On Tue, Jul 31, 2012 at 2:50 PM, Michael J Gruber
> vishwajeet singh venit, vidit, dixit 31.07.2012 11:04:
>> On Tue, Jul 31, 2012 at 2:17 PM, Michael J Gruber
>> <g...@drmicha.warpmail.net> wrote:
>>> vishwajeet singh venit, vidit, dixit 31.07.2012 05:19:
>>>> On Tue, Jul 31, 2012 at 8:40 AM, Konstantin Khomoutov
>>>> <kostix+...@007spb.ru> wrote:
>>>>> On Tue, Jul 31, 2012 at 08:36:07AM +0530, vishwajeet singh wrote:
>>>>>> Just wanted to know the difference between smart http and ssh and in
>>>>>> what scenarios we need them
>>>>>> I am setting up a git server, can I just do with smart http support
>>>>>> or I need to enable the ssh support to use git effectively.
>>>>>> As I understand github provides both the protocols, what's the reason
>>>>>> for supporting both protocols.
>>>> Thanks for the links, I have already gone through those links, was
>>>> looking from implementation perspective do I really need to support
>>>> both protocols on my server or I can just do with smart http and
>>>> what's the preferred way of doing it smart http or ssh
>>> You need to provide what your users demand ;)
>>> Seriously, this is why GitHub and other providers offer both. Not only
>>> are some users more comfortable with one protocol or the other (Win
>>> users don't prefer ssh generally) but some might be able to use only one
>>> because of firewalls or corporate rules.
>>> From the server perspective, the setup is completely different, of
>>> course. Do you have shell accounts already which you want to reuse for
>>> ssh+git? Do you prefer setting up a special purpose shell account
>>> (gitosis/gitolite) or setting up a web server with authentication?
>> I already have server setup with smart http backend, was just
>> wondering if my users would really need ssh support or not and I agree
>> to your point it should be based on user demand.
>> While going through the git book I encountered a very tall claim about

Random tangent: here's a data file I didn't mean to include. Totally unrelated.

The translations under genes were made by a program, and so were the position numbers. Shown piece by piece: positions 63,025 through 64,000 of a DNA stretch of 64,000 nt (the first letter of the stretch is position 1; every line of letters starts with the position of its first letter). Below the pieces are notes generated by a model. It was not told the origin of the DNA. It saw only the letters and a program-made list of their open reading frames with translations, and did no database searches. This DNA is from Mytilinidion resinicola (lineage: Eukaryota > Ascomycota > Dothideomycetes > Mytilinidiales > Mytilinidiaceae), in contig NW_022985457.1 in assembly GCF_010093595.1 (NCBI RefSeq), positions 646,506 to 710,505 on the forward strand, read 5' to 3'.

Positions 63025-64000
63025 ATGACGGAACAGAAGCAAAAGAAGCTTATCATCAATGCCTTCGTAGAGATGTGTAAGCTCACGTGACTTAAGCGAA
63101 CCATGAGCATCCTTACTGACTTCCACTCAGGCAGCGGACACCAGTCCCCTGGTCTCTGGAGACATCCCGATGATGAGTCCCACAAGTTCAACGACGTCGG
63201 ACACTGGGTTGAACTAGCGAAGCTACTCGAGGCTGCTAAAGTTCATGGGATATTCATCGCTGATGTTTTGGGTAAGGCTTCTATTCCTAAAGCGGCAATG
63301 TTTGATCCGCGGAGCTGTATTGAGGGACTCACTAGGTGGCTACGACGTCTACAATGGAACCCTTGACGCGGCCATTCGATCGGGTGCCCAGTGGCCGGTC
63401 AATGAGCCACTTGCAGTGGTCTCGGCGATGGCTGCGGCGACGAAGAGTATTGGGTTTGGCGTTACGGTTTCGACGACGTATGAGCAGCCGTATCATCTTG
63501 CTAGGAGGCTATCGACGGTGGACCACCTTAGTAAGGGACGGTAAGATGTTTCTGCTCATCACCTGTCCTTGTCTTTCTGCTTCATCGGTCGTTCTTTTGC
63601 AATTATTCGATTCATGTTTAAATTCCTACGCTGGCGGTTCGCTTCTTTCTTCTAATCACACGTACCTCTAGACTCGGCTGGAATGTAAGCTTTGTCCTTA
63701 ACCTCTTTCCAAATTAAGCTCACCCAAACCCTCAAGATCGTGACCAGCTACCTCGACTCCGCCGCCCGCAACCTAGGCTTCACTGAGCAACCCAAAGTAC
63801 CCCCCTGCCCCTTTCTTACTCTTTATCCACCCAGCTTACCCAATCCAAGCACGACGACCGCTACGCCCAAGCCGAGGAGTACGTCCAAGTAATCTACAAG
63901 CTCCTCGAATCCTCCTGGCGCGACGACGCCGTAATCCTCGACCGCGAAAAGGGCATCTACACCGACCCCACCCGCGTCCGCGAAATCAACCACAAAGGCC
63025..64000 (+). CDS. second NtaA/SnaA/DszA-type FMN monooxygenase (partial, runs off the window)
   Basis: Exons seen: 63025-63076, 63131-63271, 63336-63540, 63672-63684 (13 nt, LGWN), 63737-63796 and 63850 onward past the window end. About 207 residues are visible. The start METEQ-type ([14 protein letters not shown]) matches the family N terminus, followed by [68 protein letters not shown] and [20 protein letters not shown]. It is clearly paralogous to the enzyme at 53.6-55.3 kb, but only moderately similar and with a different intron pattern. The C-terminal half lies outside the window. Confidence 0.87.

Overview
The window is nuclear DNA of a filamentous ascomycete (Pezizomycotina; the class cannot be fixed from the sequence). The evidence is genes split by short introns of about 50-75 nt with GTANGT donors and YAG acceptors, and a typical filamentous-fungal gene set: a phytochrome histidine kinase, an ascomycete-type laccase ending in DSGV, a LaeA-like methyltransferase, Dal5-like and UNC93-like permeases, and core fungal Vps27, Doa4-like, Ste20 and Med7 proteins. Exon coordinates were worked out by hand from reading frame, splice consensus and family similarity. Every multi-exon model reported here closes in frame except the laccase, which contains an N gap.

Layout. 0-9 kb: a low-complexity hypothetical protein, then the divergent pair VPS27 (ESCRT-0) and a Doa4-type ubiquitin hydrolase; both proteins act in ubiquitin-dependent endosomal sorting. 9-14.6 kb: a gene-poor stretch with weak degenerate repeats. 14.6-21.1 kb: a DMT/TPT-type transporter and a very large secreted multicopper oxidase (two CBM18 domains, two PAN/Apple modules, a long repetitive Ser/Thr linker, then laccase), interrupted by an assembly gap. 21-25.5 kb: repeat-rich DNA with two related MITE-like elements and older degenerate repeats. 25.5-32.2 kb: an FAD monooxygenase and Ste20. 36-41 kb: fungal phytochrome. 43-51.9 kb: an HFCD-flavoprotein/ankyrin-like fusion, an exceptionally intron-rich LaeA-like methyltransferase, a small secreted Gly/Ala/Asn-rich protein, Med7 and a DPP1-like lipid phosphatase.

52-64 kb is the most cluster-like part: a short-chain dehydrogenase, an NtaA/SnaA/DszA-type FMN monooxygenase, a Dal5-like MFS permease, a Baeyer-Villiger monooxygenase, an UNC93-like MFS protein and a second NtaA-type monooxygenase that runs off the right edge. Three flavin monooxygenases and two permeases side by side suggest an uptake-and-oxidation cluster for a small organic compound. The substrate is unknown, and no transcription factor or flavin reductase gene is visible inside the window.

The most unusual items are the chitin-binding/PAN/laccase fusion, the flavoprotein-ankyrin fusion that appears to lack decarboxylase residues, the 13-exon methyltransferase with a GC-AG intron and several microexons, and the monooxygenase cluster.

>> smart http
>> " I think this will become the standard Git protocol in the very near
>> future. I believe this because it's both efficient and can be run
>> either secure and authenticated (https) or open and unauthenticated
>> (http). It also has the huge advantage that most firewalls have those
>> ports (80 and 443) open already and normal users don't have to deal
>> with ssh-keygen and the like. Once most clients have updated to at
>> least v1.6.6, http will have a big place in the Git world."
>> Just based on above comment in book I thought if smart http is way to
>> go for future why to take hassle of setting up ssh.
> There is no need to set up ssh if smart http does the job for you. I
> don't think it makes a difference performance-wise on the server
> (upload-pack vs. http-backend) but others are more proficient in this area.
> I'm sure ssh+git is there to stay, it is just ordinary anonymous git
> protocol tunneled through ssh. So, it's as future-proof as git is.
>> I was planning to use gitosis as I have python background and code
>> looks not being maintained from quite sometime, which worries me a
>> bit, I stumbled upon gitomatic
>> https://github.com/jorgeecardona/gitomatic, has anyone any prior
> No idea about gitomatic. It looks a bit like "gitolite in python"
> (alpha) but doesn't say much about it's ancestry.
> There's also gitolite which is actively maintained and used. Basically,
> it's "gitosis in perl". Sitaram, forgive me ;)
oh that's quite alright. People forget that gitolite was, for the
first 3 days of its life, called "gitosis-lite" :)
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